Radio Free Europe / Radio Liberty
Zalmay Khalilzad, the U.S. peace envoy for Afghanistan, is opening a new round of talks with the Taliban in Doha as Washington bids to speed up the process to end the 18-year conflict in the war-torn country.
Suhail Shaheen, a spokesman for the Taliban's political office in Doha, told the Associated Press that the talks were set to begin on June 29.
The same day, Taliban militants killed at least 26 pro-government militiamen in fighting in northern Afghanistan.
Insurgents attacked security posts in the Nahrin District of Baghlan Province.
A Taliban spokesman said 28 militiamen were killed and 12 injured, while a provincial police spokesman said 26 militiamen died.
A Defense Ministry official in Kabul said the attack indicated that the Taliban wanted to negotiate from a position of strength.
The Doha talks are expected to focus on working out a timeline for the withdrawal of foreign troops from Afghanistan and on a Taliban guarantee that militants will not plot attacks from Afghan soil.
Khalilzad has held six rounds of talks with the Taliban in the Qatari capital.
The Doha meeting comes two days after Afghan President Ashraf Ghani arrived in Pakistan for talks aimed at drawing Islamabad’s help in getting the Taliban to talk peace with Kabul.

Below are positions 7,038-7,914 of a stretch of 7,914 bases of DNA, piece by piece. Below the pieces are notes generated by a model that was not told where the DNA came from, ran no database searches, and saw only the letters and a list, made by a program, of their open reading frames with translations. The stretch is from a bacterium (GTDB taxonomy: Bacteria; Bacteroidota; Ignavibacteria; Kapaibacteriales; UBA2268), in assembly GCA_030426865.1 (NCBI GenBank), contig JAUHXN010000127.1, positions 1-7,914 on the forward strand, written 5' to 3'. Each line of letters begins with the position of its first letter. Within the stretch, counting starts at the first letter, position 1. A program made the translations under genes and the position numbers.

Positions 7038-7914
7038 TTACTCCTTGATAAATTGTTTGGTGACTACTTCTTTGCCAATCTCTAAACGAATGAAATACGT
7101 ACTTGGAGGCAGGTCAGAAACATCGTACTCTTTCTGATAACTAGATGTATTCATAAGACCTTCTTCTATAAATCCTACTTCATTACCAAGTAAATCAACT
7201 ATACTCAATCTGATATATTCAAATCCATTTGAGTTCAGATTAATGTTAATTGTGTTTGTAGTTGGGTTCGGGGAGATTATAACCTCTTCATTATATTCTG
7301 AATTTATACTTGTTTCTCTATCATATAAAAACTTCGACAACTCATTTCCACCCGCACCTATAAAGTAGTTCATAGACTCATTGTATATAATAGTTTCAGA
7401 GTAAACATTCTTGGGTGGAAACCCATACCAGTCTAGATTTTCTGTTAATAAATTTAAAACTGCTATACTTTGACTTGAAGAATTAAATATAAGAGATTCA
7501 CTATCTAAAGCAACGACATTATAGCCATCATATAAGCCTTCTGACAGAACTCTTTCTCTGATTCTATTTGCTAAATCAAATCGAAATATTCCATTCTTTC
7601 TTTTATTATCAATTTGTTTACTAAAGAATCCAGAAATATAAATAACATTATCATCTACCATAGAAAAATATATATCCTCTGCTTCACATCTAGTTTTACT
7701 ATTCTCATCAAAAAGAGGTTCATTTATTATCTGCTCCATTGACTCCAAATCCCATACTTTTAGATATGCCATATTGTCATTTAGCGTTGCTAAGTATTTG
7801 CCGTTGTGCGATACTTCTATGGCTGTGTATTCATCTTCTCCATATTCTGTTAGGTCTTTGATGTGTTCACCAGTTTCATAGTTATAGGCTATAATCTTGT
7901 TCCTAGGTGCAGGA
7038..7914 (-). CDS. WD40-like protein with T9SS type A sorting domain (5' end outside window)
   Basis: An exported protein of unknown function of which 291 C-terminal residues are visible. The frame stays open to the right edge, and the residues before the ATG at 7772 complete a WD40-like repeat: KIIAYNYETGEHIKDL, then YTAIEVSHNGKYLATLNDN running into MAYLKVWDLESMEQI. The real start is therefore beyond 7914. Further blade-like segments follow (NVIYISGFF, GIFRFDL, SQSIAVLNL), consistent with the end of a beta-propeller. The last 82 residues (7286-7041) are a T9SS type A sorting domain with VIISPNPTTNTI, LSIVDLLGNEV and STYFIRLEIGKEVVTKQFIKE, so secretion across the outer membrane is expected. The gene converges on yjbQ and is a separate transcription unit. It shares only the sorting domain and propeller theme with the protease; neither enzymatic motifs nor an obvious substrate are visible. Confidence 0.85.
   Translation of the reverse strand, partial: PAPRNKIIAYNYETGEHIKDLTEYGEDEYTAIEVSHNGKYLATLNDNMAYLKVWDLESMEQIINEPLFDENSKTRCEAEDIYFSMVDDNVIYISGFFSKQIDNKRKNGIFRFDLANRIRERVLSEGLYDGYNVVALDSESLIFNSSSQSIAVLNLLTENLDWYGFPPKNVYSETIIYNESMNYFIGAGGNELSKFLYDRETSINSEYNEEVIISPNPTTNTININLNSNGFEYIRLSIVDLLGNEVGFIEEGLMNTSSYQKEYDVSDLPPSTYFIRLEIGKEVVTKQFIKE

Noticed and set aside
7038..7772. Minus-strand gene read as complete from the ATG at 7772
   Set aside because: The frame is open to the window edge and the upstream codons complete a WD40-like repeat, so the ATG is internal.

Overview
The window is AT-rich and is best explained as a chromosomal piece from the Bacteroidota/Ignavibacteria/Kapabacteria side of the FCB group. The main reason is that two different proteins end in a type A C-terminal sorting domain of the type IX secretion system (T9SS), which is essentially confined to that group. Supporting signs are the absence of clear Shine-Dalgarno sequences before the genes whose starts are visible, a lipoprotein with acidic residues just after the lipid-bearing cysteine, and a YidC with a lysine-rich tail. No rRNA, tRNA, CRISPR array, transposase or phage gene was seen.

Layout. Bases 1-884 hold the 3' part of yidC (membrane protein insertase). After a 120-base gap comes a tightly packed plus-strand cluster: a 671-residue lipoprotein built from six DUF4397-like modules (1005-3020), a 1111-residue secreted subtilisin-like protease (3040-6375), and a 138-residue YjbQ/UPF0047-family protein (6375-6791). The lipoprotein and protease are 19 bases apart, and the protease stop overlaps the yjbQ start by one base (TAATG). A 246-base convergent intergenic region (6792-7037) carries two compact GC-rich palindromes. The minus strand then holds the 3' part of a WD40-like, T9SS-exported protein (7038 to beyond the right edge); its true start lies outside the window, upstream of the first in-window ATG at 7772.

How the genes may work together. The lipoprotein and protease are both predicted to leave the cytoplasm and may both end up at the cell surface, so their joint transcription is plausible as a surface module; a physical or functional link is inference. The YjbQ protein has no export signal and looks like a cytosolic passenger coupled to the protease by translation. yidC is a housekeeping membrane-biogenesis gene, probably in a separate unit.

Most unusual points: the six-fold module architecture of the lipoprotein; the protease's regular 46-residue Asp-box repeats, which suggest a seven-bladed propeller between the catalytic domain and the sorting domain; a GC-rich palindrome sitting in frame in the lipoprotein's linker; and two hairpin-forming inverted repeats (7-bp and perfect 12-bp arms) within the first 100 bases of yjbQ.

Pakistan has facilitated ongoing peace talks between Washington and the Taliban, but the militant group has so far refused to talk directly with Kabul government representatives, calling them U.S. puppets.
The New York Times cited Afghan and Western officials as saying that, if the Taliban were willing to meet directly with the Afghan government, U.S. negotiators might be willing to play their main negotiating card -- offering a provisional schedule for the withdrawal of U.S. troops.
Ghani arrived in Islamabad a day after U.S. Secretary of State Mike Pompeo visited Kabul, where he said Washington was hopeful of reaching a peace agreement before September 1.
The Taliban, driven from power by the U.S.-led invasion in 2001, now controls large swaths of Afghanistan’s territory.
The New York Times said it had obtained a rare copy of a draft Taliban constitution for the group's intentions should it rejoin the political process within the Afghan government.
The 14-page document -- which the Times said was confirmed by people close to the Taliban -- "shows flashes of sophistication" but also "deep contradictions" within the movement over such issues of women’s education, justice, and tolerance of minorities.